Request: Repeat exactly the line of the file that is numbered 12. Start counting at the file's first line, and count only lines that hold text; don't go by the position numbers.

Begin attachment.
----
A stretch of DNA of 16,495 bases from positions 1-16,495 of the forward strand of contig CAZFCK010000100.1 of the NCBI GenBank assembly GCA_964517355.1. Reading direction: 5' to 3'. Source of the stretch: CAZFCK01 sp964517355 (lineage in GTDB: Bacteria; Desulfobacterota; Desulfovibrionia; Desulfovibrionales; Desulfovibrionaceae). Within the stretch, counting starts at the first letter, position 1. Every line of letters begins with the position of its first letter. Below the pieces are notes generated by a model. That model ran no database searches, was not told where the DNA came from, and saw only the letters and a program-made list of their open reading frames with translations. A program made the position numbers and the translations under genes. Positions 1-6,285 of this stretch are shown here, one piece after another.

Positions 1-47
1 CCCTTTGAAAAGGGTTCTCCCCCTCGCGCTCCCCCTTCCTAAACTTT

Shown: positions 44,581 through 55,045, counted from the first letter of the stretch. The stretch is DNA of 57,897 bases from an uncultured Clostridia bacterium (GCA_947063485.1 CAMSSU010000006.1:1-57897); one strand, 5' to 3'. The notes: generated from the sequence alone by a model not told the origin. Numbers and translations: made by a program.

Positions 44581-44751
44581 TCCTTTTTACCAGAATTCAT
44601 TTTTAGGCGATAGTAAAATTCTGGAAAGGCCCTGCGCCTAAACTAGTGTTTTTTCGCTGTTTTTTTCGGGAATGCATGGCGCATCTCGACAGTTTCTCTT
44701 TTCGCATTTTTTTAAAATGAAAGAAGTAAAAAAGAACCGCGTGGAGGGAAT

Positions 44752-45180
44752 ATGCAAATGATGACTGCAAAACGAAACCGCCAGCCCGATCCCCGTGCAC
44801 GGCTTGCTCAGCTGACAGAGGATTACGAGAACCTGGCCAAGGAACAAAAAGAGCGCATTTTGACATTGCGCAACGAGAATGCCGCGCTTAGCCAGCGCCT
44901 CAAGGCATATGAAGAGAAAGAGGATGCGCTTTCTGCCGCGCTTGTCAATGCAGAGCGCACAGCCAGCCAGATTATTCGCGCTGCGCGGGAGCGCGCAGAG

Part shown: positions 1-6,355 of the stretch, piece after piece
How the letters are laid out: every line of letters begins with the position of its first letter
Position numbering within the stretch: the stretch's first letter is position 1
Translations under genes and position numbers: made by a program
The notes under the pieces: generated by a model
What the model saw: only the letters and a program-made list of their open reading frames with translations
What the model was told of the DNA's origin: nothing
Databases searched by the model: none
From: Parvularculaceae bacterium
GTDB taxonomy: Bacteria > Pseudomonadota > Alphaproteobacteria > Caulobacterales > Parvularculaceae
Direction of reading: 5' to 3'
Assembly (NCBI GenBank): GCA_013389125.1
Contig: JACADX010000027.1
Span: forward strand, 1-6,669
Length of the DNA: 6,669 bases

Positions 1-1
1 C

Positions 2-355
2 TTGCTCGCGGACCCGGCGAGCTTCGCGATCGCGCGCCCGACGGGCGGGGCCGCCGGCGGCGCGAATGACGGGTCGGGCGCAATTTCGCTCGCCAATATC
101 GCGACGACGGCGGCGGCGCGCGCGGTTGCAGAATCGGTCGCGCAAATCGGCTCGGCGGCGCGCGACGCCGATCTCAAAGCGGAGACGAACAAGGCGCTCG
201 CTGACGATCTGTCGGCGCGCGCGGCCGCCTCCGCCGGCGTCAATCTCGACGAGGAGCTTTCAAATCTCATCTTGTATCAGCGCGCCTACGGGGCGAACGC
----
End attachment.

44901 CAAGGCATATGAAGAGAAAGAGGATGCGCTTTCTGCCGCGCTTGTCAATGCAGAGCGCACAGCCAGCCAGATTATTCGCGCTGCGCGGGAGCGCGCAGAG